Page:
China pours more money into Vietnam, raising bigger worries

VietNamNet Bridge – At least four textile and garment Chinese companies have registered their large-scaled investment projects in Vietnam over the last month.

More Chinese in Vietnam

china, chinese investors, vietnam, textile and garment

Yulun Jiangsu Textile & Garment has got the investment certificate on a fiber production, textile and dying factory to be located in Bao Minh Industrial Zone in Vu Ban district of Nam Dinh province, capitalized at $680 million.

According to the Nam Dinh provincial Industrial Zone (IZ) Board of Management, the factory, covering an area of 8 hectares in Bao Minh IZ, would become operational from mid-2016.

A Hong Kong investor has expressed the intention of developing a textile and garment IZ on an area of 1,000 hectares in Nghia Hung district. The Nam Dinh provincial authorities are considering the project before submitting to the government.

Meanwhile, in HCM City, Forever Glorious, a subsidiary of Taiwanese Sheico has committed to invest $50 million in a project on making high end underwater sportswear. The project, located in Dong Nam IZ, would generate 3,550 jobs.

Gain Lucky Ltd, a subsidiary of Shenzhou International Group, specializing in making products for the world’s big brands like Nike, Adidas and Puma, has committed to invest $140 million in a project in HCM City.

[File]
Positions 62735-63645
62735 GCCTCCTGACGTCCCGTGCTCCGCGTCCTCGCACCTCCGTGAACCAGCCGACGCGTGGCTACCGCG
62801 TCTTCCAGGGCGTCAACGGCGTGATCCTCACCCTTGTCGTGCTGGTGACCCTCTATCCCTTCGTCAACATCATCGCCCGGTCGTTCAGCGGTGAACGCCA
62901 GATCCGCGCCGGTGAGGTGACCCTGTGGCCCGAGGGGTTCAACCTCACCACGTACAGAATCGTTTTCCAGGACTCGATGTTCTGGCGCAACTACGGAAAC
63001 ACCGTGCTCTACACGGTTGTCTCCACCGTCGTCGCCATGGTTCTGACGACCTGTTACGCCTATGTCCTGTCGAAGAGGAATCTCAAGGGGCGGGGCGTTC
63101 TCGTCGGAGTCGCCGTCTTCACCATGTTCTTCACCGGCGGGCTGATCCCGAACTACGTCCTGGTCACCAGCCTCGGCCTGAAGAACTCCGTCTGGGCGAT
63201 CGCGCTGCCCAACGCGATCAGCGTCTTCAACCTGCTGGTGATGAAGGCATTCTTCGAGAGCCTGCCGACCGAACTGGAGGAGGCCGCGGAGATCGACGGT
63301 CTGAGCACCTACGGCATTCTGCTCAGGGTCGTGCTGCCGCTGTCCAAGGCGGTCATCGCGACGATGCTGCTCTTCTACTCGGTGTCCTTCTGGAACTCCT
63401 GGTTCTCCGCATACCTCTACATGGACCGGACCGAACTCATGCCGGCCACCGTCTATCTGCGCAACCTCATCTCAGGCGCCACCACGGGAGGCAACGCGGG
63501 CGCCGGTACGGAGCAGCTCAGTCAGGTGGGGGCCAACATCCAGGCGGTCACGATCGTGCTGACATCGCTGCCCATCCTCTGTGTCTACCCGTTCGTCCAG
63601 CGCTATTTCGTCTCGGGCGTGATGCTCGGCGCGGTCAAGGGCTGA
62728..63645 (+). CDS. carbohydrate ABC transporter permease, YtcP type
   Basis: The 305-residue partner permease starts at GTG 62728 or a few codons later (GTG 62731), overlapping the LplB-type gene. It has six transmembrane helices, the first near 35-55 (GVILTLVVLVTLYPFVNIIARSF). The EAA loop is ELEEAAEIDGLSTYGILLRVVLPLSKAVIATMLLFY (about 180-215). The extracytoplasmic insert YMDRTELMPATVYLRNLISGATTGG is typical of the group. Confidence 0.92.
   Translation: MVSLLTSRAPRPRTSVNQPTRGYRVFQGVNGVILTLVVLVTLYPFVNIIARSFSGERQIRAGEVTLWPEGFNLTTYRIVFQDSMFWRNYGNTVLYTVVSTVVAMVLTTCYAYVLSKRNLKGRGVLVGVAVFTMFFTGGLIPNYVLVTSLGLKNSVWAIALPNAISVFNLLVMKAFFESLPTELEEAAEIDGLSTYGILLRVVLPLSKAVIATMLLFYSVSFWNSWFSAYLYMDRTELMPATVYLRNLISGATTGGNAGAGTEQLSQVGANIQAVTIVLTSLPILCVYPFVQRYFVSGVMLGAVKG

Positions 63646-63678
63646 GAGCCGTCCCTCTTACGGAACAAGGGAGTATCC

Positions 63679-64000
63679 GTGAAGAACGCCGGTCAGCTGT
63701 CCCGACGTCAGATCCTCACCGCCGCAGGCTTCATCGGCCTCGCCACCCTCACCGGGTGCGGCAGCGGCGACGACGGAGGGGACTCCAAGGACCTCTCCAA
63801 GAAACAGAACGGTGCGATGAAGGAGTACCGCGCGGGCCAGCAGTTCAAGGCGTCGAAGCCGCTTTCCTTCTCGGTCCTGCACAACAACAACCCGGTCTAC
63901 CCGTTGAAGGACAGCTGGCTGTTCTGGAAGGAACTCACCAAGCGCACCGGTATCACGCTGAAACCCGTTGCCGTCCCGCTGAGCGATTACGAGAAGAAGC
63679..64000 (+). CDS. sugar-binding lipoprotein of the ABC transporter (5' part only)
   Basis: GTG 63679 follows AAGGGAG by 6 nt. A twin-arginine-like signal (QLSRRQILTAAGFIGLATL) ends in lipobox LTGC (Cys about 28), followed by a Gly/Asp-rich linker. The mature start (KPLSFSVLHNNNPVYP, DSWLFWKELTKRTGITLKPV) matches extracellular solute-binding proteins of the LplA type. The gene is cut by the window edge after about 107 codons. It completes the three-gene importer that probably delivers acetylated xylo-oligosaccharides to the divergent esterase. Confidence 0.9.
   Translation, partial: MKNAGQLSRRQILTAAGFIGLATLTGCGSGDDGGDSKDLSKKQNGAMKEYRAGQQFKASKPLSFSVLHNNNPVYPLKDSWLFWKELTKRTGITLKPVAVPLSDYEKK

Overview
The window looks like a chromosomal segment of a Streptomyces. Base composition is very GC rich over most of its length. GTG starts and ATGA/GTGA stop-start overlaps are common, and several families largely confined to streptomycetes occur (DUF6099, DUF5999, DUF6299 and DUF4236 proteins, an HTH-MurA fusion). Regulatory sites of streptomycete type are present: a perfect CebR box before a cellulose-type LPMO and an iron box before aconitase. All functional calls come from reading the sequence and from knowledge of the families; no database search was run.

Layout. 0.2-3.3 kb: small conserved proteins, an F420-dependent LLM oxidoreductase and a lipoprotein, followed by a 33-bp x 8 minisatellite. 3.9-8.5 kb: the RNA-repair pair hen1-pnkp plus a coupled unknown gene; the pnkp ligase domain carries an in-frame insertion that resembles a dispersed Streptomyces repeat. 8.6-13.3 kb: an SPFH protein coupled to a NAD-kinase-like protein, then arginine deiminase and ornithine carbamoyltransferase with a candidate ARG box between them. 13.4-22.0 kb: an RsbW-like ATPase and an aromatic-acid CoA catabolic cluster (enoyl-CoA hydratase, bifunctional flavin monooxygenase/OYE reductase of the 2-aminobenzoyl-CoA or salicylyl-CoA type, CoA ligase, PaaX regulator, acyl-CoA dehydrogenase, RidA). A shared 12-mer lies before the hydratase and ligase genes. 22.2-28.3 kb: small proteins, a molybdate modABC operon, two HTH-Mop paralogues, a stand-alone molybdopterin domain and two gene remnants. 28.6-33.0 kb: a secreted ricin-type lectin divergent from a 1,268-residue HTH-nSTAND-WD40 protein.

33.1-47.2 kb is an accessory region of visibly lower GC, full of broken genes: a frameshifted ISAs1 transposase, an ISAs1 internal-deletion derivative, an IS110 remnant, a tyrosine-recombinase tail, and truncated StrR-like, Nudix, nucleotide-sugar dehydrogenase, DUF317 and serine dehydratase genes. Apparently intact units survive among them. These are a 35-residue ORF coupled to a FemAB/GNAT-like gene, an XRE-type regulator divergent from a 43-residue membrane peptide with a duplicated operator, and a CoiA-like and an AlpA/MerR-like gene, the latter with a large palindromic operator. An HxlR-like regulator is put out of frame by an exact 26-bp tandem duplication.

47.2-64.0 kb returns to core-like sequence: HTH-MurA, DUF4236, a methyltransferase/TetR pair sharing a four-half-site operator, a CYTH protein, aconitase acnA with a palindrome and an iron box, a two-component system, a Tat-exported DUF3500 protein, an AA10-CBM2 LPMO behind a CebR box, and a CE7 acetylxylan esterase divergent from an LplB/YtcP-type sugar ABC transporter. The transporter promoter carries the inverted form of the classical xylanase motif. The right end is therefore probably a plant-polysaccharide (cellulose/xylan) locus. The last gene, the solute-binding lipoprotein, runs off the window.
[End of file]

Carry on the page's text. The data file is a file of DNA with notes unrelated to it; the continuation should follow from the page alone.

The Chinese investment wave in Vietnam is foreseeable. Experts have predicted that Chinese would flock to Vietnam to set up textile and garment factories to take full advantage of the TPP (Trans Pacific Agreement) of which Vietnam is a member.

What do Chinese want in Vietnam?

Dr. Alan Phan, who is believed to have good experiences about Chinese economy, commented that Chinese are seeking suitable places to make investments in, as the Chinese economy is predicted not to get big gains in comparison with the last year.

He said Chinese try to expand their investments in Vietnam, the nearest country, like Vietnamese who would try to pour money into Laos and Cambodia if they have money. Textile & garment is not the only sector Chinese would inject money in.

Dr. Le Dang Doanh, a well-known Vietnamese economist, has also noted that Chinese businesses have bought more and more stakes of the Vietnamese businesses in difficulties which have to call for more investments.

However, he has warned that the companies would turn into Chinese companies, if Chinese can buy the amounts of stakes big enough to control the board of directors.

“If Chinese successfully control Vietnamese companies, this may become an instrument to implement the policies on exerting their influences and controlling the Vietnamese market,” Doanh said.

Pham Chi Lan, also a well-known economist, said at a recent workshop on the economic policies in 2014 that by trying to attract as more foreign direct investment as possible, its economic sectors would fall into the hands of foreigners.

If foreigners are allowed to buy real estate in Vietnam like Vietnamese, Vietnam would become the country of South Korean Lee or Kim families, or Chinese Deng families. By that time, Vietnamese would have to live in the houses they lease from Korean or Chinese landlords in their home country.

Lan also said she feels worried about the presence of so many Chinese people in the central province of Ha Tinh, which she believes would not only cause big socio-economic problems.

Dat Viet

china, chinese investors, vietnam, textile and garment